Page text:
Life and work
Hudson was born at the White Lion Inn, Kendal, which was kept by his father, between 1730 and 1732. He was educated at Kendal grammar school, and apprenticed to a London apothecary. He obtained the prize for botany given by the Apothecaries' Company, a copy of Ray's Synopsis; but he also paid attention to mollusca and insects. In Pennant's
British Zoology he is mentioned as the discoverer of
Trochus terrestris. From 1757 to 1768 Hudson was resident sub-librarian of the British Museum, and his studies in the Sloane herbarium enabled him to adapt the Linnean nomenclature to the plants described by Ray far more accurately than did Sir John Hill in his
Flora Britannica of 1760.
In 1761 Hudson was elected a fellow of the Royal Society, and in the following year appeared the first edition of his Flora Anglica, which, according to Pulteney and Sir J. E. Smith, "marks the establishment of Linnean principles of botany in England." Smith writes that the work was "composed under the auspices and advice of Benjamin Stillingfleet". Hudson, at the time of its publication, was practising as an apothecary in Panton Street, Haymarket, and from 1765 to 1771 acted as 'praefectus horti' to the Apothecaries' Company at Chelsea. A considerably enlarged edition of the Flora appeared in 1778; but in 1783 the author's house in Panton Street took fire, his collections of insects and many of his plants were destroyed, and the inmates narrowly escaped with their lives. Hudson retired to Jermyn Street.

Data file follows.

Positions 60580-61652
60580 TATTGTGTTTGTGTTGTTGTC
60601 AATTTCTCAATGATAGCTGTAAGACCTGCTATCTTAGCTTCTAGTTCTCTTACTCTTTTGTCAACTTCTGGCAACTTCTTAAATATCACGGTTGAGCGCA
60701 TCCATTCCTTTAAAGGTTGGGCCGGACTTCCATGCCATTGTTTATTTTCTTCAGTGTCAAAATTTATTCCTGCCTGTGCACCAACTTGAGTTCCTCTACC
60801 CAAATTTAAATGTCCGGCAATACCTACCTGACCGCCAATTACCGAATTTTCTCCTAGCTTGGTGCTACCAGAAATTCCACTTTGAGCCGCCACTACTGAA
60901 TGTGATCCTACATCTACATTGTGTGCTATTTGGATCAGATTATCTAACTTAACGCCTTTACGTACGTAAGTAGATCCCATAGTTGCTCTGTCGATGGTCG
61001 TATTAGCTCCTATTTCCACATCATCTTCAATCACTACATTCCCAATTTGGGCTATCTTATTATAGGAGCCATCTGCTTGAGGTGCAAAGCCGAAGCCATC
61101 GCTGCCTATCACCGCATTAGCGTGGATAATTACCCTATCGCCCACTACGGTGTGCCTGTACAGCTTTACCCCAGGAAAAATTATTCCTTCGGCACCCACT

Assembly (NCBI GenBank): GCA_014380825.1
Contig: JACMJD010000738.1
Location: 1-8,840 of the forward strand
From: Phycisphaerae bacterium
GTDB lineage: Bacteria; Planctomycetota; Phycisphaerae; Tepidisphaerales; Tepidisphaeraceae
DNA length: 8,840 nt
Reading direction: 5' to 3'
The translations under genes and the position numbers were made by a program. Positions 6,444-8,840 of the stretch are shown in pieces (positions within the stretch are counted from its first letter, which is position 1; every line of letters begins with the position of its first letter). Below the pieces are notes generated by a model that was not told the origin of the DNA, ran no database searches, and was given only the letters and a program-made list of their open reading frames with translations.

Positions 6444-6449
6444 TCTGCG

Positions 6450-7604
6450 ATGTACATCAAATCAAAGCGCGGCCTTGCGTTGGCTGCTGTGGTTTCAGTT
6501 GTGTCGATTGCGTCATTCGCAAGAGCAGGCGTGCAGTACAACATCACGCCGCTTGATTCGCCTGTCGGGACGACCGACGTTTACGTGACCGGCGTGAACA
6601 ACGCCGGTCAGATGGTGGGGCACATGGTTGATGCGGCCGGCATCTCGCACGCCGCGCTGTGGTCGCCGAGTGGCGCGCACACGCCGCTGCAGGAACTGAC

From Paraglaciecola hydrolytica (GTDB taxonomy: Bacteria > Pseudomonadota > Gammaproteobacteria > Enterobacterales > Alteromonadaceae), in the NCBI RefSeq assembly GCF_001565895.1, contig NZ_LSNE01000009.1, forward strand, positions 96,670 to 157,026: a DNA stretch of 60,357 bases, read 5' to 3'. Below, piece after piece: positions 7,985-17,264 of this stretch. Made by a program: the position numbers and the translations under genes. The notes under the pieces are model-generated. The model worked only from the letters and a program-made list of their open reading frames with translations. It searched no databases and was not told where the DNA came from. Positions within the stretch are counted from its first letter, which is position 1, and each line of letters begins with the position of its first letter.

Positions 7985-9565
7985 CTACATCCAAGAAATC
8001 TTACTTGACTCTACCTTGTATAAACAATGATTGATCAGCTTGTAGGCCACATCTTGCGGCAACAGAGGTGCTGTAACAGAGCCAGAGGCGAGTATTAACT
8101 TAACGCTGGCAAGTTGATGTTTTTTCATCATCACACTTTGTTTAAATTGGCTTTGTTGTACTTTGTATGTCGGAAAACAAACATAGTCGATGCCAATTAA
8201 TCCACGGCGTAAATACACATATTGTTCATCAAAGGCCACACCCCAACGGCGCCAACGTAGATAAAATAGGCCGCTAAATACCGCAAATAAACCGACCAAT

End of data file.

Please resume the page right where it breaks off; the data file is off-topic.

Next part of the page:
In 1791 he joined the newly established Linnean Society. He died in Jermyn Street from paralysis on 23 May 1793, being, according to the Gentleman's Magazine, in his sixtieth year. He bequeathed the remains of his herbarium to the Apothecaries' Company. Linnaeus gave the name Hudsonia to a North American genus of Cistaceae.
Hudson was buried in St James's Church in Westminster, London.